Sheldon piled the pressure on individual team members, too.  One team member was new and struggling.  This team member, Ash, had made a flying start on joining the team but his results had been patchy following a down-turn in the economy.  What’s more, he was finding it hard to balance his core work with his contribution to a new initiative in the team.

Sheldon kept a close eye on Ash, giving detailed feedback on every failing he could find.  Ash was frustrated and devastated when he was copied in to an e-mail from Sheldon to the company’s MD, highlighting a particular problem and attributing it to Ash.  If only his manager had checked the facts, he would have known the problem lay elsewhere.

The thing is, the more Sheldon gave feedback, the more Ash’s performance deteriorated.

With love, not fear

One of the articles I recommend most often to leaders and aspiring leaders is Daniel Goleman’s article Leadership That Gets Results.

In his article, Goleman lays out research which identifies six different leadership styles and explains their impact on the performance of those being led.  This research suggests that the most effective leaders use a range of styles when managing their employees.  It also shows how the most effective leaders do this consciously, because they understand that they need to do what’s most effective in a given situation.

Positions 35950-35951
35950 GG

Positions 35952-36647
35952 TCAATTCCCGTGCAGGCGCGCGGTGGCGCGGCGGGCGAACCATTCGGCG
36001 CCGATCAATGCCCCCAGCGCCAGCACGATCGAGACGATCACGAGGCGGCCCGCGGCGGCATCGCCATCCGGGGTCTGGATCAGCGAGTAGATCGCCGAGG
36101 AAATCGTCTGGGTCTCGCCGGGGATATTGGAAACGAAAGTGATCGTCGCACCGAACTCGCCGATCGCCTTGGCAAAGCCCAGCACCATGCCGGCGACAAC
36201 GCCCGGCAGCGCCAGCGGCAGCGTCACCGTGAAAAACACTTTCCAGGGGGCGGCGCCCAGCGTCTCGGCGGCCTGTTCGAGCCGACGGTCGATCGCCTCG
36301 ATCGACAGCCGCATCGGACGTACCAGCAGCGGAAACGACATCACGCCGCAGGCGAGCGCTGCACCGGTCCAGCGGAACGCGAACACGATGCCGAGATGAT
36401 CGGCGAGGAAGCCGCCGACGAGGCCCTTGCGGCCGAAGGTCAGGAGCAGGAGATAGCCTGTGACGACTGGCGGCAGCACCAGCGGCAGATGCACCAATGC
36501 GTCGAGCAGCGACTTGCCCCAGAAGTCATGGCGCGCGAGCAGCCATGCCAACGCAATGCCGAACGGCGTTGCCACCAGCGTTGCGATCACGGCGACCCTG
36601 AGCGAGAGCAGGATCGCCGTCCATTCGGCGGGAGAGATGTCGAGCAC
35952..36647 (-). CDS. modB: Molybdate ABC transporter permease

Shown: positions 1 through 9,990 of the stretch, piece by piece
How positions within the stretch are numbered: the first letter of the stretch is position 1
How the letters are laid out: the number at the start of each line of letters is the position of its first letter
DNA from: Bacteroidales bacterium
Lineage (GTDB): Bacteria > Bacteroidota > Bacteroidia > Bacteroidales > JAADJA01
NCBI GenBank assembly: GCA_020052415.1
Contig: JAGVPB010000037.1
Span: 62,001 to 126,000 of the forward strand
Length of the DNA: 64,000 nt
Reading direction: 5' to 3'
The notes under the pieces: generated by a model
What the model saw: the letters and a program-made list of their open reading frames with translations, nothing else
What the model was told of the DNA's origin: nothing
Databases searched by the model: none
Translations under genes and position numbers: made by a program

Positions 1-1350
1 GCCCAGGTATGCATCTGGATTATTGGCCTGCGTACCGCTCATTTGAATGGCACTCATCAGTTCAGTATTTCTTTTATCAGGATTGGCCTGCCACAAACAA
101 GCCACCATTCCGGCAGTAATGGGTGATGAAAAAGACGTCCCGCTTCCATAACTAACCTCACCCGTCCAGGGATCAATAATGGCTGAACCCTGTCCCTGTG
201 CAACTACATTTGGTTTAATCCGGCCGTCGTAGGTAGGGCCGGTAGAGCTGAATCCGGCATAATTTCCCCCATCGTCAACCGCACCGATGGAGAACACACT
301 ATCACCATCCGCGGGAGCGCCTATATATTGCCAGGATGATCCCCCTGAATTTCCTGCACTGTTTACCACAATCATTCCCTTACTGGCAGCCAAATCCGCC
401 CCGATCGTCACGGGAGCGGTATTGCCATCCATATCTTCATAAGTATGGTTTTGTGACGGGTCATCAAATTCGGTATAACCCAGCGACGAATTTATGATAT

There’s more.

Goleman’s article (which he develops more fully in his book The New Leaders) shows that, over time, the use of four styles in particular is more likely to build a climate in which team members can perform.

There’s one thing that Goleman doesn’t mention in his article and that Sheldon didn’t know either.  Sheldon’s choice of leadership style was largely driven by fear.

Sheldon’s senior management were driven by fear of the consequences for the company of a whole if the sales team did not perform.  They passed their fear right on to Sheldon, together with the responsibility to find a way to increase sales.

Their approach intensified Sheldon’s fear and Sheldon lacked the skills to turn down the dial on his emotions in order to reflect on how best to handle the situation.  Like his own managers, Sheldon passed his fear right on.

Ash was already anxious when his performance started to drop and he didn’t know how to respond.  What’s more, he could see that an initiative in the sales team, designed to give better service to some of the company’s smaller client organisations, was asking members of the sales team, repeatedly, to be in two places at once.  He’d tried to give feedback to Sheldon but Sheldon seemed to be on a mission to prove to Ash that he was not up to much.

Ash was struggling to maintain his confidence and self esteem.

So was Sheldon.

So, too, were members of the senior management team.

About Marshall Rosenberg